This series was refined and enhanced to become Making Sense of Forgiveness, published by New Growth Press in 2021.

Where do effective conversations begin? Often, we forget that good conversations begin where someone is rather than where they should be. When we rush the journey because we are excited about the destination, we do not serve our friend well. Forgiveness may be one of the subjects where Christians are most prone to rush one another.

When a friend begins a conversation where forgiveness is relevant, what do we know about them? We know they’re hurting. Whatever journey God has for them will start with understanding their pain. Take a moment and read what God said to Moses when he was going to lead Israel out of Egypt.

“Then the Lord said, ‘I have surely seen the affliction of my people who are in Egypt and have heard their cry because of their taskmasters. I know their sufferings (Exodus 3:7, emphasis added).’”

God is repetitious – seeing, hearing, knowing – to emphasize the importance of being known in cultivating trust. If we don’t take the time to understand, our friend will feel more like a problem to be solved than a person to be heard. This undermines trust a second time; first – by the offense needing forgiveness, and second – by our insensitive rushing to the remedy. No one wants an orthodontist who promises to align their teeth in 6 weeks. The process would be too painful even if the outcome is “right.”

Notice the connection between understanding and trust building that is portrayed in Hebrews 4:15-16.

“For we do not have a high priest [Jesus] who is unable to sympathize with our weaknesses, but one who in every respect has been tempted as we are, yet without sin. Let us then with confidence draw near to the throne of grace, that we may receive mercy and find grace to help in time of need.”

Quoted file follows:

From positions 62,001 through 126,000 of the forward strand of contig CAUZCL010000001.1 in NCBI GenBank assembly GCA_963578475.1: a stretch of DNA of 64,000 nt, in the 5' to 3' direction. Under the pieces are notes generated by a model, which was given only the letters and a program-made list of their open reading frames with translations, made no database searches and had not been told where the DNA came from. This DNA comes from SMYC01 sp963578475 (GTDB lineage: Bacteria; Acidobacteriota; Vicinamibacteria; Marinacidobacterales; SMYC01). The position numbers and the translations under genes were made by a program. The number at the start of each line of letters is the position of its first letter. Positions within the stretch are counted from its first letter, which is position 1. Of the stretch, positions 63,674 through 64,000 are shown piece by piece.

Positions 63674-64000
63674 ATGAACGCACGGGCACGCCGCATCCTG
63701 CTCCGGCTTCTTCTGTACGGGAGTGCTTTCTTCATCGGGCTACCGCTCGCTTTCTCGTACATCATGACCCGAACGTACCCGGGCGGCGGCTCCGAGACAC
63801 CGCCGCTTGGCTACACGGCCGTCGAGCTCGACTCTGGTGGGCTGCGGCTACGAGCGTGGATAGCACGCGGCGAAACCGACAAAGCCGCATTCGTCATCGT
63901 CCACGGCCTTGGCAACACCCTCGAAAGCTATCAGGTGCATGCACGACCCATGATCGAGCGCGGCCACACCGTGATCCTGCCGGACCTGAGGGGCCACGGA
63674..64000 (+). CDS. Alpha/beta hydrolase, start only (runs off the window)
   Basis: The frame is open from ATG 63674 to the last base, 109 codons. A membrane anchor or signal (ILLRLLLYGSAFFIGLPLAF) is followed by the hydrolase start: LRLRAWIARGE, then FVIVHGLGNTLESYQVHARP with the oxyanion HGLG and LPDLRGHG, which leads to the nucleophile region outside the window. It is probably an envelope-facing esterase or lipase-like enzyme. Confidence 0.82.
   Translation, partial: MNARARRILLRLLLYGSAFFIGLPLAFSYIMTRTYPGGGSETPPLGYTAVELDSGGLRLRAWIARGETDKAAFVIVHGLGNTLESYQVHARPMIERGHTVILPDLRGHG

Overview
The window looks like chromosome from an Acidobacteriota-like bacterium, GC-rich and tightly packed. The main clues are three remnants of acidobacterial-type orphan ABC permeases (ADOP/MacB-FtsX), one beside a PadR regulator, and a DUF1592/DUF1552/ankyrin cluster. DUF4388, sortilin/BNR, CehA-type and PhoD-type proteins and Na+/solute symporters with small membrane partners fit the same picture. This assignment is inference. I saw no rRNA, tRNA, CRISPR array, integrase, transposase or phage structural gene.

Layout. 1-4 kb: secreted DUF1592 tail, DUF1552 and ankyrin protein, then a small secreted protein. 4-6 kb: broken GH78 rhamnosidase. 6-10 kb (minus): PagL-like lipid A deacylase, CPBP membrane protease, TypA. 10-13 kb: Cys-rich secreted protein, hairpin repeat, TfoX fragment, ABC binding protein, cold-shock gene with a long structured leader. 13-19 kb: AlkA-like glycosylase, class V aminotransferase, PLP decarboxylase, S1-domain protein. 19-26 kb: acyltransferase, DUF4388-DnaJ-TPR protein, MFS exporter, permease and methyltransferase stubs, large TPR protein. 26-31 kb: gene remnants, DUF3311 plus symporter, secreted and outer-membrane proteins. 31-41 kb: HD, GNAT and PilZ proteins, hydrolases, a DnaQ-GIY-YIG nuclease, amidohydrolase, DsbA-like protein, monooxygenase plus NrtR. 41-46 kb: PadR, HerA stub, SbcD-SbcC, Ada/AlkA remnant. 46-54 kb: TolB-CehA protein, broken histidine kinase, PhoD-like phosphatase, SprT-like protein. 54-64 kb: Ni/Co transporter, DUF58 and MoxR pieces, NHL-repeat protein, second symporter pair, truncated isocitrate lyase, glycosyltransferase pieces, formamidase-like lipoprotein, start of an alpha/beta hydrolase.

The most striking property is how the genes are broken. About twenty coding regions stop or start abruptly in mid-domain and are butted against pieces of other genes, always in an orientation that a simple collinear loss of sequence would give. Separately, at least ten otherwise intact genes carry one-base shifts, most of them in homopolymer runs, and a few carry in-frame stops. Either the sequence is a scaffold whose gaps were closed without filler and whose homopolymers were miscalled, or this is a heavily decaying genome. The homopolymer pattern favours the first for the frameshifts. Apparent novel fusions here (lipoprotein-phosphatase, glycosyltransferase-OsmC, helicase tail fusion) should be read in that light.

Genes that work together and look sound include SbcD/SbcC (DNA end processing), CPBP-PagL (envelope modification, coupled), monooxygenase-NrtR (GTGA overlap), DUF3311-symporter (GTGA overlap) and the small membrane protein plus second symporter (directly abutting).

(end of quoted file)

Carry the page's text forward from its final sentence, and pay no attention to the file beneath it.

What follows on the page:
It is because Jesus deeply understands our life challenges (temptations and weaknesses) that we are compelled to draw near with confidence that what he offers is what we need. This is what it looks like to be an “ambassador for Christ” (II Cor. 5:17). We embody this priestly role of identifying with the pain of our friend in order to cultivate courage to take the steps ahead. Jesus built relational capital to cultivate motivation towards the gospel-hope he offered. Our conversations about forgiveness should do the same. This happens through compassionate questions and patient listening.[1]

Every situation is different, so some of these questions below will be less relevant to some situations, but here are questions that could help you get to know where someone is starting their journey. If the answers to these questions is obvious, don’t ask the questions for asking’s sake; just acknowledge the reality that these things add to the pain.

  • What happened? Allow your friend to tell their story as it comes to their mind.
  • What cultivated the trust that made this offense more hurtful? Trust is often a factor that serves as a microphone to pain. Sometimes pain is as much a function of the trust violated (think, gunpowder) as it is the offense (think, fire). If we only assess the size and heat of the fire, we miss the point.
  • What is missing from your life as a result of the offense that is adding to the pain? Frequently, the indirect consequences of an offense can be as disruptive as the primary offense itself. If we don’t know the dominos of the offense, our friend is likely to feel like we “just don’t get it.”